Angela Bieber was new to the Bowdle area when her infant son was diagnosed with cancer 14 years ago, and she was overwhelmed by the support of strangers.
People in Bowdle and surrounding communities offered donations and prayers and had fundraisers, Bieber said.
"That was probably the most uplifting part," she said.
Now, the Biebers want to give back. The family is having an auction at 12:30 p.m. Sunday at 3098 Fourth Ave. in Bowdle. At least 50 percent of proceeds will go to St. Paul's Lutheran Church and St. Augustine Catholic Church in Bowdle — the churches that had the original fundraisers in 1997 for Jacob Bieber, who suffered from bilateral retinoblastoma.
Jacob was 6 months old when he was diagnosed with the rare, life-threatening cancer in the eyes. At the time, he went into Avera St. Luke's Hospital in Aberdeen for a flu-type illness. His mother said this ended up being a blessing of sorts — otherwise, doctors might not have caught the cancer in time and it could have spread. This type of cancer can't be seen in the early stages unless doctors perform an ultrasound on the eyes, she said. But it became visible because the fluid from the IVs fed the tumor in his left eye, causing his pupil to almost disappear, she said.
Doctors immediately sent the family to the Fairview University Hospital in Minneapolis. The tumor took up 90 percent of Jacob's left eye, so doctors had to remove his left eye, Bieber said. Doctors discovered two more tumors in the corners of his right eye, but were able to treat these with chemotherapy and a freezing procedure.
Even though he was a baby, his family could see the effects of chemotherapy, Bieber said. Any fever or cold would send him to the hospital. She can remember hoping her son would make it to 1 year old. He'll be 15 in October.
Though he's been cancer-free since 1997, he has developmental and physical delays due to a chromosomal deformity that is also related to his cancer, Bieber said. He does not talk and has the mentality of a 2- to 5-year-old, she said. But he can dress and feed himself, and he can communicate — it's just not through words. If he wants a glass of water, he'll hand someone a cup, Bieber said.
Jacob has a prosthetic eye, and his peripheral vision is limited in the other eye because the tumors' location created a black spot on the retina, she said. But he does have vision.
"He can see M&Ms in a whole (different) room," his mom said, laughing.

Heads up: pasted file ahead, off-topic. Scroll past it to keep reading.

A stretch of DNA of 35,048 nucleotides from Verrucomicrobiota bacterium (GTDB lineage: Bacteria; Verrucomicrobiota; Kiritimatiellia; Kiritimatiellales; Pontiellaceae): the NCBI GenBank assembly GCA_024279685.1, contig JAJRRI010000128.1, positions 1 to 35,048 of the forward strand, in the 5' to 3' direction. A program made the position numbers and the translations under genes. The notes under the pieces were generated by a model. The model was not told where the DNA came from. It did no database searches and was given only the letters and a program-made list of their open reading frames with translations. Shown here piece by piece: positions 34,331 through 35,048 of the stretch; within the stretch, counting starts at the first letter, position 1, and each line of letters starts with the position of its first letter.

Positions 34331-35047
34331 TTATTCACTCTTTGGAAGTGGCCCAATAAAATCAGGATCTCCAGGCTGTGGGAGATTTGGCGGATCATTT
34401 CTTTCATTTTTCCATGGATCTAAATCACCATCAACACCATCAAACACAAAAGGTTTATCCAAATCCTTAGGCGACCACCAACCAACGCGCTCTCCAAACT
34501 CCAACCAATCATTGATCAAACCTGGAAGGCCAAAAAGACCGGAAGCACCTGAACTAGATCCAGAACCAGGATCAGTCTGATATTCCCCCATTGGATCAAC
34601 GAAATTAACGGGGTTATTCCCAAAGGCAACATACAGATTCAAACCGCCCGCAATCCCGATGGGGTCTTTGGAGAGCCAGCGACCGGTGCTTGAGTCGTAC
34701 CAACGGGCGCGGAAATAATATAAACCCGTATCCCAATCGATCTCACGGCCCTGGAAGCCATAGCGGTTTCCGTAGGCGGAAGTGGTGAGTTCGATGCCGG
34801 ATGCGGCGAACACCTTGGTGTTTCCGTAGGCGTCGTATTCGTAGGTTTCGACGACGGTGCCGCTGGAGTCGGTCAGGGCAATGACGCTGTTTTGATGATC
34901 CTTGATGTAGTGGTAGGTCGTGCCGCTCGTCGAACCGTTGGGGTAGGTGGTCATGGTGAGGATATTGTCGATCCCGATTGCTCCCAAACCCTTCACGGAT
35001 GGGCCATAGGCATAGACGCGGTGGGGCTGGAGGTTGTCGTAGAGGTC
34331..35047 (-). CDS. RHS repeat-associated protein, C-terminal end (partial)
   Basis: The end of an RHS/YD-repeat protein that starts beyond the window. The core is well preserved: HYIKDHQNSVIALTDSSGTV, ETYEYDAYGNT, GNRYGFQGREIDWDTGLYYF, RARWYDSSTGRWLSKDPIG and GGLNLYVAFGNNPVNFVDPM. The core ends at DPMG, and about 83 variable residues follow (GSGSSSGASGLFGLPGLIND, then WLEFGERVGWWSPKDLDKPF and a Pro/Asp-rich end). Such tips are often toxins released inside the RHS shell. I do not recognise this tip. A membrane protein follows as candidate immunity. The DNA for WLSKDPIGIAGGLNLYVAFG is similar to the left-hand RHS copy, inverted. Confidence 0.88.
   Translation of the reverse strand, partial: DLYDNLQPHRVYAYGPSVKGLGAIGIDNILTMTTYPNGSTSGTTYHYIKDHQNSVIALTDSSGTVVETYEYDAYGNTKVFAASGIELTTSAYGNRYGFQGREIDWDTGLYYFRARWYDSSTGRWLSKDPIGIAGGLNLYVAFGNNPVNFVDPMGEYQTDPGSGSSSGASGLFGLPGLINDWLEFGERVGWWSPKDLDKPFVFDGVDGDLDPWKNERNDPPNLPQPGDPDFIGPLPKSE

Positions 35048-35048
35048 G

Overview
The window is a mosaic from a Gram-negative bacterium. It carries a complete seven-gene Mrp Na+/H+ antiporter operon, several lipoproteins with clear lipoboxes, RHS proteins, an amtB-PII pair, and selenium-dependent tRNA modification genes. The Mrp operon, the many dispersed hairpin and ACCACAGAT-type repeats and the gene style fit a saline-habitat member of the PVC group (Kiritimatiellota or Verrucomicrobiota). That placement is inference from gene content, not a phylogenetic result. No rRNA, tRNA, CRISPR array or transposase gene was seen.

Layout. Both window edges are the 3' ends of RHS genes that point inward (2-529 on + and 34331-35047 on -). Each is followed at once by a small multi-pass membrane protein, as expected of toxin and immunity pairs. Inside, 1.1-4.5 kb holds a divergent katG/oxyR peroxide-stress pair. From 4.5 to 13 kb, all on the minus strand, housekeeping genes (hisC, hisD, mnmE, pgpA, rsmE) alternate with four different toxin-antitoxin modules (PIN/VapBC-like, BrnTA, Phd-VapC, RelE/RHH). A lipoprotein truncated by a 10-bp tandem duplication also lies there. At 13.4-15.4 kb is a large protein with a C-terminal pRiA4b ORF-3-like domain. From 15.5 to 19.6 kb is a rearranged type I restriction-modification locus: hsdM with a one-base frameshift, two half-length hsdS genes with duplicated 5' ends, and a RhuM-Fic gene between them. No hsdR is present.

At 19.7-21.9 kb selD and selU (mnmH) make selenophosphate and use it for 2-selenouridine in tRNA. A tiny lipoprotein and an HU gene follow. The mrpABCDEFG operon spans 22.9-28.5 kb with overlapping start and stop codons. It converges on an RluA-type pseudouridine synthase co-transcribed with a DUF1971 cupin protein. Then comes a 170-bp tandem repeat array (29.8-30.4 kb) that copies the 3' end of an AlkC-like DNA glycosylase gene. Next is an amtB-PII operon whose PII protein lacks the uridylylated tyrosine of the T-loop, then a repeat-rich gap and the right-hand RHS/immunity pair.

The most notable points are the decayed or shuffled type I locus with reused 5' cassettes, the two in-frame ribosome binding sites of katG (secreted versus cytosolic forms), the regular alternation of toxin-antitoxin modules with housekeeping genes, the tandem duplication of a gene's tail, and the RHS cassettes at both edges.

Jacob had physical, occupational and speech therapy in the past, and he attended the South Dakota School for the Blind and Visually Impaired for about seven years. A couple of years ago, though, he started having seizures because of his condition, and the family brought him home. His mom is now home-schooling him on their farm near Bowdle.
Today, Jacob is a happy child who will smile and take anyone's hand, his mom said.
"He's very loving," she said.
He loves the animals that live on the family's farm. He likes Disney characters, to swing, and all things digital — computers, TVs. He likes to go swimming.
Now that Jacob is a teen, though, doctors need to watch for bone cancer, Bieber said. When he hits his 30s, doctors need to watch for lung cancer, she said.
But Bieber said that gives her hope that other people with this type of cancer have made it that long.
With the auction, she wants to provide hope for another struggling family. Several other people have donated items for the auction. The auctioneer service, Ulmer Auction, is also donating its services. The Biebers hope to continue this auction yearly, with different beneficiaries.
Besides funds for the churches, the remaining proceeds will be used for toys for the Bowdle Hospital, Bieber said. On the toys will say “Because of Jacob,” with a hopeful prayer attached.
Bieber remembers an Aberdeen ambulance ride where Jacob was given a teddy bear. He was just a baby, so he didn't care, she said.
"But I did," she said.
For about five years after that, the family donated teddy bears to the Bowdle Hospital until a local business took it over. She wants to start that again.
Along with financial help, families dealing with an ordeal like theirs benefit from just knowing that others care, Bieber said.
"It makes life a little more worth living . . . when you help somebody else out," she said.